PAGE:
|Why didn't Noah swat 'em when he had the chance?|
Some people love camping. Some people don't. Some people think there's nothing better in the world than spending time close to nature; others think close to nature means going barefoot, and roughing it means the TV in their motel room is smaller than their set at home.
I used to like camping. Probably wouldn't be my first choice now, but I have plenty of fond memories of camping as a kid, and of camping with our kids when they were growing up. (Is there ANYTHING that smells even half as good as bacon cooking outside in the early morning?)
Sure, camping has its downsides. Like the mosquitoes that consider bug spray nothing more than a tasty finishing sauce, the tenacious horse flies that have to be pried off with a crow bar, and the sneaky little ticks that have such a talent for burrowing into the most unpleasant places. And then, of course, there's always the inconvenience of having to trek to the port-a-potty in the pitch black middle of the night.
|Never wipe with leaves that look like this!|
Or worse, finding your kids blithely playing in a pretty little patch of poison ivy.
But the state of California offers a whole new breed of things for you to worry about when you take the family camping. (Or do just about anything else.)
|Forget worrying about a bear attack.|
|Don't worry about one of those giant trees smashing your RV.|
Maybe what you should be worrying about is that nasty campfire. Forget about running out of marshmallows. Don't worry about finding sticks long enough to hold wieners over the fire. (sigh) Worry about the fire.
Because the fine state of California says campfires are hazardous to your health.
Proposition 65, AKA the California Safe Drinking Water and Toxic Enforcement Act of 1986, was enacted to protect the state's citizens and their drinking water from chemicals known to cause cancer and birth defects. An admirable goal, to be sure.
However, the law requires the governor to release a list of these toxic substances at least once a year, and businesses must notify the public about the presence of any of those substances. Still sound pretty admirable?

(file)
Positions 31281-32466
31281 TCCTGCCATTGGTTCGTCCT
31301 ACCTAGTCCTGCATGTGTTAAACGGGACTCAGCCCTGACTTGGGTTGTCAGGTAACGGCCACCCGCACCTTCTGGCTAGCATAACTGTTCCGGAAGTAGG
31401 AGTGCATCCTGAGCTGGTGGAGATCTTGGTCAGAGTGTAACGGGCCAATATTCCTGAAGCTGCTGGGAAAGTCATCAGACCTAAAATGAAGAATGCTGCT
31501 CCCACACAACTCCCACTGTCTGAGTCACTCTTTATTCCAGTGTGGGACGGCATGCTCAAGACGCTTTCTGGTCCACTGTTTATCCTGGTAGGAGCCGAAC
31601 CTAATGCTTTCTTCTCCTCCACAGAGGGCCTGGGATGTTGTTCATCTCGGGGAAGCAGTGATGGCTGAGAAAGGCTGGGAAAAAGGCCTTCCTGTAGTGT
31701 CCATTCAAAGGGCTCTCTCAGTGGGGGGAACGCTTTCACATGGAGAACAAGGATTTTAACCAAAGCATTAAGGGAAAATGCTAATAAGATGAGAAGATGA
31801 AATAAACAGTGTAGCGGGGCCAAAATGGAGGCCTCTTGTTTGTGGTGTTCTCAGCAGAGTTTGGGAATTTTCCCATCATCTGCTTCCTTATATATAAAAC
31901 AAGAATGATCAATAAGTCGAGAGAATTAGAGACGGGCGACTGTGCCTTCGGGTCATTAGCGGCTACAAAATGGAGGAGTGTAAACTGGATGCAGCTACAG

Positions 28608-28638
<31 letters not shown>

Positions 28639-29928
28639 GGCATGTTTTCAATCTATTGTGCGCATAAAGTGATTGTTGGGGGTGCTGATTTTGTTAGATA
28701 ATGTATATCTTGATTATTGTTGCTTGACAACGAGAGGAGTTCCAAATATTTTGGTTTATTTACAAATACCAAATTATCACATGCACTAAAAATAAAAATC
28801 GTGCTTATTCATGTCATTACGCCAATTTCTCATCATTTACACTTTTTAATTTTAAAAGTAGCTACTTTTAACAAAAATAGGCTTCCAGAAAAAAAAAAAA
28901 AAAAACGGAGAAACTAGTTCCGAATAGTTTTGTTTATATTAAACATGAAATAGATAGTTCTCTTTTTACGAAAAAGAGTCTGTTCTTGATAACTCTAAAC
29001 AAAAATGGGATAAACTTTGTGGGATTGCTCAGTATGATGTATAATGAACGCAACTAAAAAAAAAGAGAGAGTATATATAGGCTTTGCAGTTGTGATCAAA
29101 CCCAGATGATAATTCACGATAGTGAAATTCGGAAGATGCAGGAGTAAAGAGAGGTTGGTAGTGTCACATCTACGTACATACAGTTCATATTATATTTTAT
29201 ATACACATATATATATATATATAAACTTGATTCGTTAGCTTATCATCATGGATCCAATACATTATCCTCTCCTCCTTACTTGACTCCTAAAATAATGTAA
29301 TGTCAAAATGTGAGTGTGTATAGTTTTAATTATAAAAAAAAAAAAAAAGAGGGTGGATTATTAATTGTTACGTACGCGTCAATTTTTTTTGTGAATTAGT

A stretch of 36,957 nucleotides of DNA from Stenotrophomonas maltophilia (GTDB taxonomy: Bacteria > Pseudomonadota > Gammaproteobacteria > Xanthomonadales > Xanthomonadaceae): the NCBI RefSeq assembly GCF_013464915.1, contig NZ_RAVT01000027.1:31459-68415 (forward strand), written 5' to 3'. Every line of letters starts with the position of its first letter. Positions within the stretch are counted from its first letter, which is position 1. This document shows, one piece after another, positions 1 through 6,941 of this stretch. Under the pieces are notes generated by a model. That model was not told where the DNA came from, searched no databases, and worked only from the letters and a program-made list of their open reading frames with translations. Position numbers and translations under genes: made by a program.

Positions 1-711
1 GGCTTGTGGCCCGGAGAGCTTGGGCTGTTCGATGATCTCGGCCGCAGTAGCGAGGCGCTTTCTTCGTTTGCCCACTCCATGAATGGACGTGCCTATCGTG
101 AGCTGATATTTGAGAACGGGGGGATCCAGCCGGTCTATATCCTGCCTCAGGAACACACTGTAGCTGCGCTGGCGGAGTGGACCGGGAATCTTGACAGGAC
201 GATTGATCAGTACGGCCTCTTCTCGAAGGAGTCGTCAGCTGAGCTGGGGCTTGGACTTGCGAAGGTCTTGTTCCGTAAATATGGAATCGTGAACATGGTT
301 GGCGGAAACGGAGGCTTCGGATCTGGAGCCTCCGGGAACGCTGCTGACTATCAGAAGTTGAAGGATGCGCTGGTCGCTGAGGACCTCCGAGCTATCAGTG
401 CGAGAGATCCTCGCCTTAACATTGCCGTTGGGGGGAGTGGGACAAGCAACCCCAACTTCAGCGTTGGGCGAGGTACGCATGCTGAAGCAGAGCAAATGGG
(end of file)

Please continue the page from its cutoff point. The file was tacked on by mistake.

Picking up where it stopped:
The problem is, signs like the one above now pepper California like termite holes in a rotten piece of wood. Certainly in campgrounds, because chemicals associated with things like campfires and RV holding tanks may be hazardous to your health. And at gas stations ... because ya know, there may be ... um... gasoline... there. Probably in hospitals, too, because cleaning products are also on the list. The latest list of toxic chemicals fills twenty-two pages, and includes well over 800 substances, so the signs are becoming so ubiquitous, it's questionable whether they have any meaning anymore, other than as fodder for potential lawsuits.
Posting signs to warn us of the obvious makes about as much sense as a label on a can of peanuts saying Warning: Contains peanuts. I mean ... have we really become that stupid? I certainly hope we are much more competent than our governments seem to think we are.
So, bottom line, if I ever do go camping again, it sure won't be in California. Campfires are much more friendly here in Georgia. (And who wants to go camping if you can't fix s'mores with a clear conscience?)
You know, I'm thinking our house probably wouldn't pass the California sniff test. I mean, we have two cats. ('Nuff said there.) I painted the walls last year ... I actually scrub the floors... and cook. Don't forget the evils of nail polish, acetone, super glue, spray paint, and who knows how many other things most of us use regularly. How 'bout you? Do you need one of those signs at your house, too? (Sheesh.)
Until next time, take care of yourselves. And each other.
Oh, and a thanks and a tip of the hat to my amateur radio pals Barry and Judi for suggesting this as a possible blogpost topic.